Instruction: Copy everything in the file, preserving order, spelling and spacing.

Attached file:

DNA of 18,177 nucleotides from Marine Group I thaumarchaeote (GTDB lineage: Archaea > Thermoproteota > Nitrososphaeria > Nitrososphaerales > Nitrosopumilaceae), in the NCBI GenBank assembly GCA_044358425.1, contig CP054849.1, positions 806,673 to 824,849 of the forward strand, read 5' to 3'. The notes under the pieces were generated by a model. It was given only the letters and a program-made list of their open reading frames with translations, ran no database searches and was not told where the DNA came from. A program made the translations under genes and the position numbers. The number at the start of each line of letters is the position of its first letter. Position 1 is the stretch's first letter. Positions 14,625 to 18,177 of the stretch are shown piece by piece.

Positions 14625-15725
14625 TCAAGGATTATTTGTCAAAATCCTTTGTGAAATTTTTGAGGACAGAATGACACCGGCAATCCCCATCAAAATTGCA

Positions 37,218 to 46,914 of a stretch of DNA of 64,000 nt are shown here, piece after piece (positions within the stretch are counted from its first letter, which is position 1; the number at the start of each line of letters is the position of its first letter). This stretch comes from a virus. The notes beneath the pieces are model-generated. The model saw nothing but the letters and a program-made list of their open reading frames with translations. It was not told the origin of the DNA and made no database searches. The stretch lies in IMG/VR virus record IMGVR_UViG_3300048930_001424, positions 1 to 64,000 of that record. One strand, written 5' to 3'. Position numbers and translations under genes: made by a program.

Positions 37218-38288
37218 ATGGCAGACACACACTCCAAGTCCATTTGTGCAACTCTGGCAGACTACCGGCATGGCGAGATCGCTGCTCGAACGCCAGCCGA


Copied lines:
DNA of 18,177 nucleotides from Marine Group I thaumarchaeote (GTDB lineage: Archaea > Thermoproteota > Nitrososphaeria > Nitrososphaerales > Nitrosopumilaceae), in the NCBI GenBank assembly GCA_044358425.1, contig CP054849.1, positions 806,673 to 824,849 of the forward strand, read 5' to 3'. The notes under the pieces were generated by a model. It was given only the letters and a program-made list of their open reading frames with translations, ran no database searches and was not told where the DNA came from. A program made the translations under genes and the position numbers. The number at the start of each line of letters is the position of its first letter. Position 1 is the stretch's first letter. Positions 14,625 to 18,177 of the stretch are shown piece by piece.

Positions 14625-15725
14625 TCAAGGATTATTTGTCAAAATCCTTTGTGAAATTTTTGAGGACAGAATGACACCGGCAATCCCCATCAAAATTGCA

Positions 37,218 to 46,914 of a stretch of DNA of 64,000 nt are shown here, piece after piece (positions within the stretch are counted from its first letter, which is position 1; the number at the start of each line of letters is the position of its first letter). This stretch comes from a virus. The notes beneath the pieces are model-generated. The model saw nothing but the letters and a program-made list of their open reading frames with translations. It was not told the origin of the DNA and made no database searches. The stretch lies in IMG/VR virus record IMGVR_UViG_3300048930_001424, positions 1 to 64,000 of that record. One strand, written 5' to 3'. Position numbers and translations under genes: made by a program.

Positions 37218-38288
37218 ATGGCAGACACACACTCCAAGTCCATTTGTGCAACTCTGGCAGACTACCGGCATGGCGAGATCGCTGCTCGAACGCCAGCCGA